THE former chief constable of Cheshire Police has been named the new chief constable of the Police Service of Northern Ireland (PSNI).

Simon Byrne left Cheshire Police after he was cleared of 74 misconduct allegations.

He was accused of bullying and humiliating Cheshire Police staff between May 2014 and March 2017 during a misconduct case, which cost £350,000 in public funds and the panel found 'could and should have been avoided'.

On Friday he was appointed the new chief constable of the Police Service of Northern Ireland (PSNI).

As she announced the appointment, Policing Board chairwoman Anne Connolly urged the experienced officer to develop the force’s community focus and professional approach.

He said he was pleased to have been 'totally exonerated' following the allegations he bullied and belittled staff after moving from the Met Police to take up the top role at the Cheshire force in 2014.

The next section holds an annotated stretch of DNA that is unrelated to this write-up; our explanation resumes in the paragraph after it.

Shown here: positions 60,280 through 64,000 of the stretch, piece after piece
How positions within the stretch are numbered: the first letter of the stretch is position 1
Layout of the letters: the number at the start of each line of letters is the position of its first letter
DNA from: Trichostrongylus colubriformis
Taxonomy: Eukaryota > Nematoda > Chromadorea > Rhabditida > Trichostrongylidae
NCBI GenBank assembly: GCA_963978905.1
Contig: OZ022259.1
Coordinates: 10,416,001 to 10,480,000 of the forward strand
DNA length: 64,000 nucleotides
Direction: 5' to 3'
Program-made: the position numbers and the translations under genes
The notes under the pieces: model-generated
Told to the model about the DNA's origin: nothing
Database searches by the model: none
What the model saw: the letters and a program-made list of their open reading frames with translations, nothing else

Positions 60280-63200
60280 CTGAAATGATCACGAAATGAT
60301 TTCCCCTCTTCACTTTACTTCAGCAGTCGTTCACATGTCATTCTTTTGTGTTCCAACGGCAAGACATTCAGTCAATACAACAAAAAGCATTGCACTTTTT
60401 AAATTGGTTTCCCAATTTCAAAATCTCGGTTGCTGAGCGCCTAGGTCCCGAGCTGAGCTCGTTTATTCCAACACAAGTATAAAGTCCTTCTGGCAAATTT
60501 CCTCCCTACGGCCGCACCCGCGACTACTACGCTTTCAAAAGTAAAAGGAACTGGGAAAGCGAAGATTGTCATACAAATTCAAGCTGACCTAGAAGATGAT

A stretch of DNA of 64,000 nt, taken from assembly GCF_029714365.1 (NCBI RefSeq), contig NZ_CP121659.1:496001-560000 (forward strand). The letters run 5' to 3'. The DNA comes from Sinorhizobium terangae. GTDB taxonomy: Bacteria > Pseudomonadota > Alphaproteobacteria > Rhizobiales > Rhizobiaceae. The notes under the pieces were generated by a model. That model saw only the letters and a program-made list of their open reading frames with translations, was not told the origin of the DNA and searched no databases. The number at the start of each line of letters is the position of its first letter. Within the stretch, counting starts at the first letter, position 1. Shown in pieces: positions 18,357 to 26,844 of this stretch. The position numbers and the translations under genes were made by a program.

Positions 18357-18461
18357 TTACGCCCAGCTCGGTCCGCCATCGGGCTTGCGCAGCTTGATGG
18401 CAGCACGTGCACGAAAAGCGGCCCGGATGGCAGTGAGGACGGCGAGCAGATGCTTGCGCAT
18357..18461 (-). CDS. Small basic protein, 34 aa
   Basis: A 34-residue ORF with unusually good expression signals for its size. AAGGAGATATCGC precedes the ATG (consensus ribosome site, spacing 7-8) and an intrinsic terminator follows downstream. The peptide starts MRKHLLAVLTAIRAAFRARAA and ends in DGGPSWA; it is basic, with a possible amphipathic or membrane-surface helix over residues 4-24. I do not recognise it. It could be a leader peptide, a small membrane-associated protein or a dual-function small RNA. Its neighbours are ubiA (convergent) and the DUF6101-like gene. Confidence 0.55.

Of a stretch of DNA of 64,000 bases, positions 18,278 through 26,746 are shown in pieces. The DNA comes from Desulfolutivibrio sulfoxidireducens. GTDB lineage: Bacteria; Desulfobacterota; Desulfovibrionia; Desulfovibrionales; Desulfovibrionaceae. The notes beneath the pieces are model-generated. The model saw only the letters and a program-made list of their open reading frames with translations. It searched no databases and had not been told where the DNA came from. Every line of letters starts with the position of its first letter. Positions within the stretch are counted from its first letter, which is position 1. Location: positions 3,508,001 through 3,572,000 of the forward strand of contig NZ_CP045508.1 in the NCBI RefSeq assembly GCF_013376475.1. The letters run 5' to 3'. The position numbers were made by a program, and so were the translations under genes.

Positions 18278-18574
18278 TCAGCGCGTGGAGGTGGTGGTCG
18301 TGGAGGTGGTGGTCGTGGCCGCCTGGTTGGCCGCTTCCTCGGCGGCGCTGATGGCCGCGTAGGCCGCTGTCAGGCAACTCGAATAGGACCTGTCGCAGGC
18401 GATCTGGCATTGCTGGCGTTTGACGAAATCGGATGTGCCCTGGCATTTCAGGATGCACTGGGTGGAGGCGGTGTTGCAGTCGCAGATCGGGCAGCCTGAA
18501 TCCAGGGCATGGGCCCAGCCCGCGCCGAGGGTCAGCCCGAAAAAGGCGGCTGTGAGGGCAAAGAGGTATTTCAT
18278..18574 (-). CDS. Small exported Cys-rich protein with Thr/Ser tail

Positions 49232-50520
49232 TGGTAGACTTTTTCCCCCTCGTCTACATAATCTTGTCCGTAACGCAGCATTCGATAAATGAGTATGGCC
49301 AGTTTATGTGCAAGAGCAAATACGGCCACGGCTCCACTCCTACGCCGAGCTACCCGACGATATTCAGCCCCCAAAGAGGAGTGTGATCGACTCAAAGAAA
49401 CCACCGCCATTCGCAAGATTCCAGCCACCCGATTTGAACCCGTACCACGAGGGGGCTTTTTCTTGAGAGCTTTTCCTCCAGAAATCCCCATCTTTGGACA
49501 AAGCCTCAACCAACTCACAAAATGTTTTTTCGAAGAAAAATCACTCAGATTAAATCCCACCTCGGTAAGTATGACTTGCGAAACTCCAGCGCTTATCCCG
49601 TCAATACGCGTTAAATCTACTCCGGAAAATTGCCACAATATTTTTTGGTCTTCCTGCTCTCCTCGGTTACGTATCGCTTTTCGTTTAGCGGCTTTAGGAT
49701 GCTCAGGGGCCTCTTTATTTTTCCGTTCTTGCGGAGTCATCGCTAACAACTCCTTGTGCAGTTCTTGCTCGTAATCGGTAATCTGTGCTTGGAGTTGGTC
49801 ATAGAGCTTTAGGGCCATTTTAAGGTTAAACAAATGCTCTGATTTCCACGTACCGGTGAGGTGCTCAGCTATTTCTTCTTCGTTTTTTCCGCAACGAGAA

A misconduct hearing was told Mr Byrne had a reputation for being like Darth Vader and treated junior officers and staff like 'roadkill'.

The panel heard he handed pictures of Dad’s Army characters to officers after he became angry when flooding made him late for work.

However in its report, the panel found the incident was an example of Mr Byrne’s “approach to leadership” and it was wrong to attribute “malevolent intent” to it.

Afterwards the senior officer said the £350,000 process had gone on too long and wasted precious public money.

He added: “In some ways, it still feels like upside down justice as I have lost my vocation after 35 years of public service.”